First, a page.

'You've not helped us': Boris Johnson accused as army sent to flood-hit areas

Lucia Binding, news reporter

The army has arrived to help with severe flooding in South Yorkshire as Boris Johnson was accused of doing nothing to help flood victims.

Around 80 soldiers from the Light Dragoons have begun laying down sandbags in the town of Stainforth, with 20 other areas in South Yorkshire also in need of their help.

A further 80 soldiers from the Royal Anglians are heading to the region later today.

During a visit to Stainforth, the prime minister was accused of doing little to help flood victims by one resident.

The woman, clutching a wheelbarrow alongside the troops sent to the area, told him: "I'm not very happy about talking to you so, if you don't mind, I'll just mope on with what I'm doing.

"You've not helped us up to press. I don't know what you're here today for."

Another resident told him: "You've took your time Boris, haven't you?", to which Mr Johnson replied: "We've been on it round the clock."

Mr Johnson denied underestimating the impact of the floods, telling reporters: "If you look at what's been happening since the flooding began there's been round-the-clock monitoring of the situation both at a local and national emergency."

Asked about the his response to the flooding at a news conference, the PM said the government "stands ready to support in any way we can".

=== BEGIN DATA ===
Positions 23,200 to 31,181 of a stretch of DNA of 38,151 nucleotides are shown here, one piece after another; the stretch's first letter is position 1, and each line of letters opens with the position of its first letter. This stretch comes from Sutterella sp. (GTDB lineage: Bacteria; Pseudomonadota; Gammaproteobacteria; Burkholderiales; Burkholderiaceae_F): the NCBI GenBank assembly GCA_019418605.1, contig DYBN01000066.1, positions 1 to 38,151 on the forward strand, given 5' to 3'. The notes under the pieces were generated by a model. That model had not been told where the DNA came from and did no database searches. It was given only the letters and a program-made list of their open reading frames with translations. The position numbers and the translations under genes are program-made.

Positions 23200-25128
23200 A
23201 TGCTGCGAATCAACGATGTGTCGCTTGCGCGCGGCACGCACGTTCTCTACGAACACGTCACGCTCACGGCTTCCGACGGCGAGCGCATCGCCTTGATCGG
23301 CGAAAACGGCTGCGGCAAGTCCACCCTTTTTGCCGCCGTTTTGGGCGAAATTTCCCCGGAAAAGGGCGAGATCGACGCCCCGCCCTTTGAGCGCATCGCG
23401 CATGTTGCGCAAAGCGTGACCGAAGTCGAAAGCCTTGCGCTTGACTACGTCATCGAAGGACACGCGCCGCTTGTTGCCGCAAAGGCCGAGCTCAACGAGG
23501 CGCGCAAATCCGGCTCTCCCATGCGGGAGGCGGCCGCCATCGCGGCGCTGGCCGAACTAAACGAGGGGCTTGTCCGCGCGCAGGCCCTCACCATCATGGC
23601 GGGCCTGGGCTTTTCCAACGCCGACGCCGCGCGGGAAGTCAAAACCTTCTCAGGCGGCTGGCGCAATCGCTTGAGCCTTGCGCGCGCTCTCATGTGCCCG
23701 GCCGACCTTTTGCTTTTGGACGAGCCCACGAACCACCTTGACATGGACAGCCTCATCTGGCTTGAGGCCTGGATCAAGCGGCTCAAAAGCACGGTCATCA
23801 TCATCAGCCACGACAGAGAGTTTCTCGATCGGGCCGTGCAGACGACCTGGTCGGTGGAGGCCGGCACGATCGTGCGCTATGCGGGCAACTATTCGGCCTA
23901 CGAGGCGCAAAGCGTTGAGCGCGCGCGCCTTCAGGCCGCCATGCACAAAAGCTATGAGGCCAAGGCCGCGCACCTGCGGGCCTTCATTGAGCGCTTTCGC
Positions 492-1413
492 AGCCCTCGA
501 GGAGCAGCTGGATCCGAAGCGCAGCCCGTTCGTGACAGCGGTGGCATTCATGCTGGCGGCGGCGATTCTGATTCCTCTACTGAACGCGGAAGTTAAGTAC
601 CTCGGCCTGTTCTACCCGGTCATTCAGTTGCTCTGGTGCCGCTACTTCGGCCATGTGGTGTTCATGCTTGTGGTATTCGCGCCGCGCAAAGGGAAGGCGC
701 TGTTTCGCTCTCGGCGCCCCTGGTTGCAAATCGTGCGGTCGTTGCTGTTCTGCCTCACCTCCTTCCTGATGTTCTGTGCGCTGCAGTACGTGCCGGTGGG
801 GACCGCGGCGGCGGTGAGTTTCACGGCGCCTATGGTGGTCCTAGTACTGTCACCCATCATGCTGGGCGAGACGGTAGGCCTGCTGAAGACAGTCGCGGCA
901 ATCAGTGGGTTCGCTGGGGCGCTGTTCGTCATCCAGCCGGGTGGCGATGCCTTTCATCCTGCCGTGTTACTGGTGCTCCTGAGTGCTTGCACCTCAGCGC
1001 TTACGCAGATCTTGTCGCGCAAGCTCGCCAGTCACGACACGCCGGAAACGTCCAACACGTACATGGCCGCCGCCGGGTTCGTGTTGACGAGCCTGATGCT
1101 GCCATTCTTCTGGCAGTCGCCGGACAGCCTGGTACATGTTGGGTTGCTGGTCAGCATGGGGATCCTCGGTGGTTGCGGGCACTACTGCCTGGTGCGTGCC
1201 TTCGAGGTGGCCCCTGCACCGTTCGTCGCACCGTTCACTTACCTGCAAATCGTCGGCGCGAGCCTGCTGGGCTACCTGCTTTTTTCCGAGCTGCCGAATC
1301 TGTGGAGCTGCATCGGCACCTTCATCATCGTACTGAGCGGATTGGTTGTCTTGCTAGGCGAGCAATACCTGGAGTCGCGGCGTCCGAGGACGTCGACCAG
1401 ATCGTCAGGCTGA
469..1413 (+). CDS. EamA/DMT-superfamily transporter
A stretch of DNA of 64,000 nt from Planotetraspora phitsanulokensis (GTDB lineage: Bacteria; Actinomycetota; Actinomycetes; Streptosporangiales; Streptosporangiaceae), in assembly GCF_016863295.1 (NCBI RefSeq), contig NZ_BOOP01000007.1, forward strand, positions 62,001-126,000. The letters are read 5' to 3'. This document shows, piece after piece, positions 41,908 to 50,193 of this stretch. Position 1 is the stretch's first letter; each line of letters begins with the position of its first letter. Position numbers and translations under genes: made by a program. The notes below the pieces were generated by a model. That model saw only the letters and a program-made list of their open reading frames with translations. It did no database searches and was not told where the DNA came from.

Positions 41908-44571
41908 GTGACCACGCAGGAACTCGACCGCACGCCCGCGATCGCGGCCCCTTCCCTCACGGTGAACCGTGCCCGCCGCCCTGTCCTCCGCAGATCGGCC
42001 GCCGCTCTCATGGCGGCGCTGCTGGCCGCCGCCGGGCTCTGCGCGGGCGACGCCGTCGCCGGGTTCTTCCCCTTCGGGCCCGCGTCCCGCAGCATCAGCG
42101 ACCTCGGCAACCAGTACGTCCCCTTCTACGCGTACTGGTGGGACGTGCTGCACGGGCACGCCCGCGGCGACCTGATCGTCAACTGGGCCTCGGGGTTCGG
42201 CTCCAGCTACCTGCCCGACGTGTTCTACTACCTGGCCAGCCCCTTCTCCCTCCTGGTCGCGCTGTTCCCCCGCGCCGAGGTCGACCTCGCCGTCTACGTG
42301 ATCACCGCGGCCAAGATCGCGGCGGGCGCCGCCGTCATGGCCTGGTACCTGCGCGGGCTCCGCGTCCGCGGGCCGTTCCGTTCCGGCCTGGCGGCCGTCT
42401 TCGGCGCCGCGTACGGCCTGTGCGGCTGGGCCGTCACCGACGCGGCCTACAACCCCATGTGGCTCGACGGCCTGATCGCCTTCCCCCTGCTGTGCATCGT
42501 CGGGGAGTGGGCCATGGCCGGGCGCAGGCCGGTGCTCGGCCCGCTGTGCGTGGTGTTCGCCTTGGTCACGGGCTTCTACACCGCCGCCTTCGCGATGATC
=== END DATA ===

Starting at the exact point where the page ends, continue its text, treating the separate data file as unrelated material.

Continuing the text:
"Nobody can underestimate the trauma of being hit by a flood," Mr Johnson added.

"The anguish of people who suffer flooding is terrible.

"We are compensating with funds for homeowners, funds for households and also funds for businesses as well.

"We stand ready to ensure that where there are gaps in the insurance, or there are problems with the insurance, then we will sort it out."

Help from the army comes as further bad weather could be on the way on Thursday, with the Met Office issuing a yellow warning for rain covering a vast region from Portsmouth to Hull.

There are 34 flood warnings still in place across England, from Somerset and East Sussex in the south, as well as the Lower River Nidd near Harrogate in Yorkshire and the Holderness Drain in east Yorkshire.

Seven flood alerts are also in place in Wales, however five severe "danger to life" warnings on the River Don in South Yorkshire have been downgraded.

There may be possible travel disruptions from late afternoon across South Wales and parts of South West England.

Mr Johnson also warned there could be more flooding across the country this winter as rain continues.

On Tuesday, he said relief funding would be made available for those affected by the floods.

His announcement comes amid criticism of the government's response to the flooding by Labour and the Liberal Democrats.

Mr Johnson said funding for local councils to aid affected households would be made available at £500 per eligible household.

Meanwhile, up to £2,500 would be made available for small to medium-sized businesses which have been impacted by the floods, and which are not covered by insurance.

"The worry for me is that there are some people who are continuing not to listen to the advice of the emergency services," he said.

"I would just say to people - the emergency services do have sound advice. When they advise you to evacuate, you should do so."

Nearly 100 soldiers have arrived in South Yorkshire to aid communities which have been cut off after the severe floods, and it is hoped their efforts will improve access to Fishlake - one of the worst-affected areas by last week's downpours.

The prime minister urged people in affected areas to listen to warnings of emergency services after some residents in Fishlake remained in their homes despite being advised by Doncaster Council to evacuate.